HomeNewsSenate rejects Mugabe as trustee of Sovereign Wealth Fund

Senate rejects Mugabe as trustee of Sovereign Wealth Fund

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SENATE on Tuesday passed the Sovereign Wealth Fund (SWF) of Zimbabwe Bill with some Senators demanding the removal of a clause which said President Robert Mugabe should be a trustee of the fund.

VENERANDA LANGA
SENIOR PARLIAMENTARY REPORTER

The Bill, which creates a fund to be set aside for use during crises, was brought before Senate by Finance deputy minister Samuel Undenge.

According to Undenge, other African countries like Angola and Botswana already had a SWF from their natural resources like diamonds, which they would fall back on to pay for pension

obligations, provide capital injections in the event of crises or to ensure that future generations benefitted from the extraction of finite resources.

“The advantages of the Sovereign Wealth Fund are that it protects and stabilises the budget and economy from volatility, diversifies the non-renewable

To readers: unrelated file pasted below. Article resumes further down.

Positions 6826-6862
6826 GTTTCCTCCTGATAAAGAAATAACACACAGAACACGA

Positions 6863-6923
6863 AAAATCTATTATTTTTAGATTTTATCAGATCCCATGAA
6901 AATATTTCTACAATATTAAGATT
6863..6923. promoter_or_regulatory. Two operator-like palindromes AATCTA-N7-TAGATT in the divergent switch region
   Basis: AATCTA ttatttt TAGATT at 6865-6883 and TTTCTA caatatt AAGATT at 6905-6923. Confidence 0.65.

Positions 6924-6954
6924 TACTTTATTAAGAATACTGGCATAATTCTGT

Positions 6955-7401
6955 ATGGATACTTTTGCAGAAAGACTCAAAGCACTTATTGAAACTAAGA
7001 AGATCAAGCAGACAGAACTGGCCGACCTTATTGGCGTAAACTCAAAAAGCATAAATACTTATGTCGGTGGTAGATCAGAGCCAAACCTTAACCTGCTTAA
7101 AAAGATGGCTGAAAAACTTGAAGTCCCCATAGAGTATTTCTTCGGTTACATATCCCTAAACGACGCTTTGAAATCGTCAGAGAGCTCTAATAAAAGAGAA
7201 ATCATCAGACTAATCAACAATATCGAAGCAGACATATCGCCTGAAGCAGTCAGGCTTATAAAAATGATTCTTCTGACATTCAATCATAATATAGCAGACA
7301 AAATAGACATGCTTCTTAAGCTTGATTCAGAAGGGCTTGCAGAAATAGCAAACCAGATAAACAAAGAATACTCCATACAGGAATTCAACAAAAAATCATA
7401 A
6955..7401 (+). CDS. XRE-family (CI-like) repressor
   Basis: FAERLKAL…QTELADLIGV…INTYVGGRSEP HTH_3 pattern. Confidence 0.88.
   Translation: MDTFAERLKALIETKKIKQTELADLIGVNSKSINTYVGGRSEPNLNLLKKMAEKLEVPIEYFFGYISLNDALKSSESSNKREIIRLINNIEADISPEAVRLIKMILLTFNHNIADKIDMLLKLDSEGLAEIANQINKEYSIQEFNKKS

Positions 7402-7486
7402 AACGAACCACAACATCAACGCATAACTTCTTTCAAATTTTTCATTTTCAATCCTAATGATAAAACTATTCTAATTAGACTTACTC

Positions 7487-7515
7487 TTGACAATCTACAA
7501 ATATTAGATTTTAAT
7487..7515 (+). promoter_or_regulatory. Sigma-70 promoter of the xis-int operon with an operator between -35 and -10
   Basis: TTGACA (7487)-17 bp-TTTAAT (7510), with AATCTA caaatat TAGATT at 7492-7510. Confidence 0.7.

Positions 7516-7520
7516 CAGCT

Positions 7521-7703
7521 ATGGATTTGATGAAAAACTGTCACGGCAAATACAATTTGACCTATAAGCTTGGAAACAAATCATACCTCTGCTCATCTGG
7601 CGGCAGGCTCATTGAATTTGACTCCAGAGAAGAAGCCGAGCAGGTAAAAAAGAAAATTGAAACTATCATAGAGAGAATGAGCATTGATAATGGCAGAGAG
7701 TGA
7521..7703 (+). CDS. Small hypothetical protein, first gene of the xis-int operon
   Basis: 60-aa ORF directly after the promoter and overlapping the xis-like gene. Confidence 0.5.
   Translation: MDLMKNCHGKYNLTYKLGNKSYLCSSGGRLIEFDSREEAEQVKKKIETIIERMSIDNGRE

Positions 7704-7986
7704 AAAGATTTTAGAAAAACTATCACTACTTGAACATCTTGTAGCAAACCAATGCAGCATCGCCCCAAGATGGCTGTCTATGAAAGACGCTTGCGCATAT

commodity exports, generates earnings giving greater returns than the foreign exchange reserves, generates savings for future generations, funds social and economic development, spearheads rural development and poverty alleviation, and ensures equitable distribution of the national wealth,” Undenge said.

“The SWF shall be funded from royalties not exceeding a quarter of the royalties’ payable in accordance with Chapter 7, Mining Royalties Duty and
Fees of the Finance Act Chapter 22 in respect of the following minerals: gold, diamonds, coal, coal bed methane gas, nickel, chrome, platinum and such other
minerals that may be specified for the purposes of Chapter 7 of the Finance Act Chapter 22 (4).”

Undenge said it will also be funded from a portion not exceeding one quarter of specified dividends on sales of diamonds, gas, granite, and other
extractables by or on behalf of the Minerals Marketing Corporation of Zimbabwe, as well as other sources such as grants from government.

He said an 18-member board will run the affairs of the fund.

Manicaland Senator Patrick Chitaka (MDC-T) suggested that to protect the fund from abuse the President should not be among the trustees.

“You either remove the President completely from being a trustee or you remove his direct involvement in the running of the fund so that he becomes a trustee with no potential conflict of interest,” Chitaka said.

Masvingo Senator Misheck Marava (MDC-T) said although the idea to set up a fall back fund was noble, he doubted the country’s capacity to raise money for that purpose.

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